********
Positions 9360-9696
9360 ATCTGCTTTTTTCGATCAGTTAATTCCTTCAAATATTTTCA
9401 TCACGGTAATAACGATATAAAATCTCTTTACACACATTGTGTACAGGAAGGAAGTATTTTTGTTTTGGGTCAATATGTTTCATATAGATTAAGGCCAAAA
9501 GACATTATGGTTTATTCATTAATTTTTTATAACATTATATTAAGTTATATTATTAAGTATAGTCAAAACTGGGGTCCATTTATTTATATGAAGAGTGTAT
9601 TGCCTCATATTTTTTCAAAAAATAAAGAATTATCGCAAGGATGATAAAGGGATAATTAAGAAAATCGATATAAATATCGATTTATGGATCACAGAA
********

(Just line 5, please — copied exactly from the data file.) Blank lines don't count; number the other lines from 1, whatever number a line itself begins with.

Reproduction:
9601 TGCCTCATATTTTTTCAAAAAATAAAGAATTATCGCAAGGATGATAAAGGGATAATTAAGAAAATCGATATAAATATCGATTTATGGATCACAGAA